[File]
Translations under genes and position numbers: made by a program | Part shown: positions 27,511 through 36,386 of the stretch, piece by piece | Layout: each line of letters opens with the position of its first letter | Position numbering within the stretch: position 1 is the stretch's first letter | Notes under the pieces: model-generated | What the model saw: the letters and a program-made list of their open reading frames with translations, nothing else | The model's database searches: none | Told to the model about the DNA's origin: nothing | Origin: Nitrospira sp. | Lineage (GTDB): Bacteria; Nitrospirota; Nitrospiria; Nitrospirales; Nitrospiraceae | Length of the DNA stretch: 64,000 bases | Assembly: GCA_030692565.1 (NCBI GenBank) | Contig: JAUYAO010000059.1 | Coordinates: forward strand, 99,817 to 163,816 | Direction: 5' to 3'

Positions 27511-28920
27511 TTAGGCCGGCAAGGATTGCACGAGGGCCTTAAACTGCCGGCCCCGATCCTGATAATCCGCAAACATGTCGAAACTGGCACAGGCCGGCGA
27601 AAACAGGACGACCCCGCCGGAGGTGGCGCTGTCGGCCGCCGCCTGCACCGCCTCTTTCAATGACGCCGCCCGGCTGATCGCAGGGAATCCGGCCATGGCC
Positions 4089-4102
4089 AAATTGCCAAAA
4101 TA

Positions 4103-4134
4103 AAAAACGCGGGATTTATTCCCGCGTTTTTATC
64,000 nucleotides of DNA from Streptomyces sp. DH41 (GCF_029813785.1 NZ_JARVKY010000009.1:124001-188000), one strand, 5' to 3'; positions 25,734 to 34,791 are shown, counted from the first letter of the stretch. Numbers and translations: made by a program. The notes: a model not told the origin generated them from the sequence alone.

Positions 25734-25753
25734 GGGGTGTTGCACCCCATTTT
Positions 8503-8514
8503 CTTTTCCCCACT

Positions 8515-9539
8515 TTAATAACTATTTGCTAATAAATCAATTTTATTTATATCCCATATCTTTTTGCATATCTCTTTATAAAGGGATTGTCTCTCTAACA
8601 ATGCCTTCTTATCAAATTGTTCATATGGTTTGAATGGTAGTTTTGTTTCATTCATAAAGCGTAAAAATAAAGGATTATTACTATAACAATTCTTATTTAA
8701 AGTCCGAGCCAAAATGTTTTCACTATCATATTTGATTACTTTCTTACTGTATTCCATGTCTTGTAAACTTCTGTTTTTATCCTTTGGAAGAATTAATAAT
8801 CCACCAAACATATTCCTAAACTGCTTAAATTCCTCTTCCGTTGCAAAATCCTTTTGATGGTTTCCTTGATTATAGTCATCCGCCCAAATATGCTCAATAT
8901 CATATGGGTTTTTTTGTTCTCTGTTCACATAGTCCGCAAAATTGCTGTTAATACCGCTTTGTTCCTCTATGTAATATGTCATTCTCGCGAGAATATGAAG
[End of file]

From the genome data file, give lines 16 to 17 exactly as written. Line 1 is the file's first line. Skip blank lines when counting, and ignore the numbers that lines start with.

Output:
8515 TTAATAACTATTTGCTAATAAATCAATTTTATTTATATCCCATATCTTTTTGCATATCTCTTTATAAAGGGATTGTCTCTCTAACA
8601 ATGCCTTCTTATCAAATTGTTCATATGGTTTGAATGGTAGTTTTGTTTCATTCATAAAGCGTAAAAATAAAGGATTATTACTATAACAATTCTTATTTAA